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Acute abdominal pain in the elderly.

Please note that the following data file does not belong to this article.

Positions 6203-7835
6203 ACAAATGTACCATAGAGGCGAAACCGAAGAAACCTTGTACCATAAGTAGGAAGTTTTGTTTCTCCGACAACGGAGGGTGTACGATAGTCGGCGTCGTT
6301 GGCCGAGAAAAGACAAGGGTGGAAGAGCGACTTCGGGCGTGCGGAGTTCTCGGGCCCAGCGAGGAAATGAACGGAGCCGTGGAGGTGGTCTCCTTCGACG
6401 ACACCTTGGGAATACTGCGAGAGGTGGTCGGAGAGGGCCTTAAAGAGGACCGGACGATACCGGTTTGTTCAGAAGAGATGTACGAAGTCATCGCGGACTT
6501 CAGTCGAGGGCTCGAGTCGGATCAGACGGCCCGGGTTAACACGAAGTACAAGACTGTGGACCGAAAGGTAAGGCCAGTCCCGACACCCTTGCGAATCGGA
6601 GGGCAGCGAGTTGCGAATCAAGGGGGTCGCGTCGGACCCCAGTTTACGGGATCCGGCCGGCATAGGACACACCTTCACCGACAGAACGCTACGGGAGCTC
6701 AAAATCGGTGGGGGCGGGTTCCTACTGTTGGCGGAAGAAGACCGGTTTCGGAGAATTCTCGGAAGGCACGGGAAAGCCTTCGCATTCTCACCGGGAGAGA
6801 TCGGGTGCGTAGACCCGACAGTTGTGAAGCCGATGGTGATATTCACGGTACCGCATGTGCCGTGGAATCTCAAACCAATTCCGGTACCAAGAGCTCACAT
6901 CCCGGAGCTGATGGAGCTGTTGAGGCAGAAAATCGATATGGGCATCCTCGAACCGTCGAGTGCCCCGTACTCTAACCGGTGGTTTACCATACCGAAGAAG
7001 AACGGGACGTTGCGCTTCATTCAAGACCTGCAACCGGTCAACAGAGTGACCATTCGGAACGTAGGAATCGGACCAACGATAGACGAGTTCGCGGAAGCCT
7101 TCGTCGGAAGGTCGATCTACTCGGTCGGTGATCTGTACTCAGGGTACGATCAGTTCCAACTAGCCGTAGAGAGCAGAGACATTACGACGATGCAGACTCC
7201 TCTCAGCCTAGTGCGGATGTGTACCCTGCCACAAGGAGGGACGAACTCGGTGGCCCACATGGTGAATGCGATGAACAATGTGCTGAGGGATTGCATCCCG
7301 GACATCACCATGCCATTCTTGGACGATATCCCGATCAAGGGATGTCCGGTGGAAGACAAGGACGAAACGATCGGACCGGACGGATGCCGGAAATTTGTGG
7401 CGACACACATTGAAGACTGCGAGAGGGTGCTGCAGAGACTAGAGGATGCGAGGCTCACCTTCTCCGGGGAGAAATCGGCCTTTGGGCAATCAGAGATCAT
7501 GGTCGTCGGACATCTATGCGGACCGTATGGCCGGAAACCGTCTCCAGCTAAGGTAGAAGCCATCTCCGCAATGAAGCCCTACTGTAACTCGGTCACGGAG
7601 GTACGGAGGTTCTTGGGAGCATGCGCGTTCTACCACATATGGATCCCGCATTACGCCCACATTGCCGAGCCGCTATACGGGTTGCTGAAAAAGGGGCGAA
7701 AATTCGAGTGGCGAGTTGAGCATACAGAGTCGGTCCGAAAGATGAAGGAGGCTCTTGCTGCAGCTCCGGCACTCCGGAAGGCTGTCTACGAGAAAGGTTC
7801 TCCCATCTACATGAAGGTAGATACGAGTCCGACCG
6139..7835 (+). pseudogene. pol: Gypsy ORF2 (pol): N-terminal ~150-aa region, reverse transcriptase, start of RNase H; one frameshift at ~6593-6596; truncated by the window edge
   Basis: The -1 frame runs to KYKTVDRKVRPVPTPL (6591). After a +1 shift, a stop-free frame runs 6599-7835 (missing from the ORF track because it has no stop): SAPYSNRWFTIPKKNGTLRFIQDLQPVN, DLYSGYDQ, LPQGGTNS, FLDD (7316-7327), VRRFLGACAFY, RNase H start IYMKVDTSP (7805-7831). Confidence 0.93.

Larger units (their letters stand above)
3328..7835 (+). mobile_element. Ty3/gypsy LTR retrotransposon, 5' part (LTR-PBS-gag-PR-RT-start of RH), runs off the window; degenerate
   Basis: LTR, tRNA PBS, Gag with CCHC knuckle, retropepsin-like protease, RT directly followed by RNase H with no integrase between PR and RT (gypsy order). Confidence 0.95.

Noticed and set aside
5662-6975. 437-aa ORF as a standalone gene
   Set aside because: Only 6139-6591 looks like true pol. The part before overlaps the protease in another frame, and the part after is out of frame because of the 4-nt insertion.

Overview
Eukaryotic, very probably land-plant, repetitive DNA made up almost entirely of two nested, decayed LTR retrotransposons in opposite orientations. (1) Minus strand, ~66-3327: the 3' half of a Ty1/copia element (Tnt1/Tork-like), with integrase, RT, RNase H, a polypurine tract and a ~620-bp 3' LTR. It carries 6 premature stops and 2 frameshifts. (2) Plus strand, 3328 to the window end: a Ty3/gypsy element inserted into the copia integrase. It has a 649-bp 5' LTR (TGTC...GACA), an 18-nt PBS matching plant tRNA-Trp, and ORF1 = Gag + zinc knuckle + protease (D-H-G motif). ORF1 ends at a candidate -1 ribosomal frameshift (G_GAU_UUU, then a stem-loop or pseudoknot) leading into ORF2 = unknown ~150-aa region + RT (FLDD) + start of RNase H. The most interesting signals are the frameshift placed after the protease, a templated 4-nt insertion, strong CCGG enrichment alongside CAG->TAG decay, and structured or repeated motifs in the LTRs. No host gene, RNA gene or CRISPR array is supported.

In this article, I review the diagnosis and immediate prognosis of acute abdominal pain in elderly patients. I draw on published work and on three major series of patients, one collected since 1976 by the World Organization of Gastroenterology (OMGE) Research Committee, one by the 1986 United Kingdom National Study of Human and Computer-Aided Diagnosis, and one by the European Community 1993 Concerted Action on Acute Abdominal Pain. These series include approximately 42,000 patients. Acute abdominal pain in the elderly patient presents a significant and challenging problem. Diagnostic accuracy is lower, and mortality far higher, than in younger patients. Reasons for these differences are multifactorial: the case mix is different, the evolution and prognosis of specific diseases are different, and the ways in which diseases present are also different in elderly patients. It is not difficult therefore to understand why serious problems in management occur. I conclude by discussing implications of existing studies and the literature that--if implemented--should significantly improve both management resource utilization and patient outcome.

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